A Commitment To Excellence.
A Focus On Results.

Judges consider many factors during marital property division

On Behalf of | Sep 2, 2020 | Divorce |

When couples seek a divorce in the state of Illinois, they will have to split up their shared property. If you are divorcing your spouse and curious about the property division process, then it can be helpful to review the state laws used to determine who will receive what in court.

Since Illinois follows equitable distribution laws, you shouldn’t expect to receive exactly half of every physical and financial asset you’ve accumulated together and individually during your marriage. Instead, you’ll receive a fair or equitable share of it.

Before jumping to the conclusion that an uneven division will be unfair, you can take a look at the factors a judge will consider when dividing your marital property. According to the Illinois Marriage and Dissolution of Marriage Act this may include:

  • The amount each spouse contributed to the increase or decrease of marital property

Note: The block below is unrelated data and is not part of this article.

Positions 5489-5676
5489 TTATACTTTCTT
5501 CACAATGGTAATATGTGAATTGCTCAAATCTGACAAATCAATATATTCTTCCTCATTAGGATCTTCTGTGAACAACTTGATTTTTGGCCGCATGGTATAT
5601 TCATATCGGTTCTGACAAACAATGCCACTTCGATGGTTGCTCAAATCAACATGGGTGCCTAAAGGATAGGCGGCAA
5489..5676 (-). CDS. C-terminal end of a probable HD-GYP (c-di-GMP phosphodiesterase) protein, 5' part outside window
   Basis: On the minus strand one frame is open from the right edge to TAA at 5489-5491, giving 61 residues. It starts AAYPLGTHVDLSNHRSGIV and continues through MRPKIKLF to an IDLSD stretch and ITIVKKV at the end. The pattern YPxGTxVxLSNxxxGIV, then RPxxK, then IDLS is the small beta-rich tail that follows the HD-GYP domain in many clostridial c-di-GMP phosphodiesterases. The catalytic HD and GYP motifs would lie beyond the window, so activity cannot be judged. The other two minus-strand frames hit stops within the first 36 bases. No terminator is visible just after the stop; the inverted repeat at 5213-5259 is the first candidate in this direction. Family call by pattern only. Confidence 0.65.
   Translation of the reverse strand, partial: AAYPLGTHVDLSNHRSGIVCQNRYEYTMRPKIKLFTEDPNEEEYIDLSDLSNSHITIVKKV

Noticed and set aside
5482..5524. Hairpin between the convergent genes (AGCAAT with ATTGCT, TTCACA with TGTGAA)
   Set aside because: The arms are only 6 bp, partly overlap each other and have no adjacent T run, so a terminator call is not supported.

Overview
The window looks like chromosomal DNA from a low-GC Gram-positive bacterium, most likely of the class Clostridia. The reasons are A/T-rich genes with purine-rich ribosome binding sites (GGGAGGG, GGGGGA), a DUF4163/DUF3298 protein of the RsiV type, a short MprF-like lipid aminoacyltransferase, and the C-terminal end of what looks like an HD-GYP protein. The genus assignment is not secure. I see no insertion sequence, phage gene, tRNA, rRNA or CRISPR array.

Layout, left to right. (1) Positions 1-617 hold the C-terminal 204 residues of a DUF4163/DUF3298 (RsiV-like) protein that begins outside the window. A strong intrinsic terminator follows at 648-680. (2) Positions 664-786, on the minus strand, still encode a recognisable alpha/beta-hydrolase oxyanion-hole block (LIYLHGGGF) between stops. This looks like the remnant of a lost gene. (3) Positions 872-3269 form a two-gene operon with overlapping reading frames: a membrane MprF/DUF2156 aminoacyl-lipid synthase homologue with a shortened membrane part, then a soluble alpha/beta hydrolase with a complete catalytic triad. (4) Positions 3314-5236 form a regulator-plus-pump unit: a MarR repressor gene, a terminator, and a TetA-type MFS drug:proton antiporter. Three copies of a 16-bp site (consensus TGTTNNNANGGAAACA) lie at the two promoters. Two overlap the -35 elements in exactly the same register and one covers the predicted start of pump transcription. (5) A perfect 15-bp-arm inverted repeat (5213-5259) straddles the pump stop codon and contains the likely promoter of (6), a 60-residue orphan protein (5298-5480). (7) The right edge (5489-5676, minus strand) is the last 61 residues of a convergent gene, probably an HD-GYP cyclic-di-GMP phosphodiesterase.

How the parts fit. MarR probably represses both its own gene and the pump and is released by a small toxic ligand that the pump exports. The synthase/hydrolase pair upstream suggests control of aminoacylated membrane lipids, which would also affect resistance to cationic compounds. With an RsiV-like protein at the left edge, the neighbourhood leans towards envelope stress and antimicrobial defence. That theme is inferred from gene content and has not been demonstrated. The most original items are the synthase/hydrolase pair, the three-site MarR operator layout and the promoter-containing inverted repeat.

• The length of your marriage
  • Any postnuptial or prenuptial agreements you’ve made
  • The age and health of you and your ex
  • The number of income sources of each party
  • The employability or job skills of each spouse
  • How you will split custody after you separate
  • What each party’s economic circumstances will look like immediately after divorce
  • The tax consequences that each party will face after property division

It’s worth noting that any property you own that doesn’t fall under marital property classification is known as separate property. Separate property is not subject to division. Some examples of separate property include gifts and inheritances you’ve received during your marriage. Property you entered your marriage with is typically separate property as well. This could include a couch you brought from your premarital home and put into your marital home.

As you move through the legal process, it’ll be essential to gather all relevant documents that list your assets and prove that some of what you own is indeed separate property. A divorce attorney can help you develop a plan for property division and ensure you receive a fair share.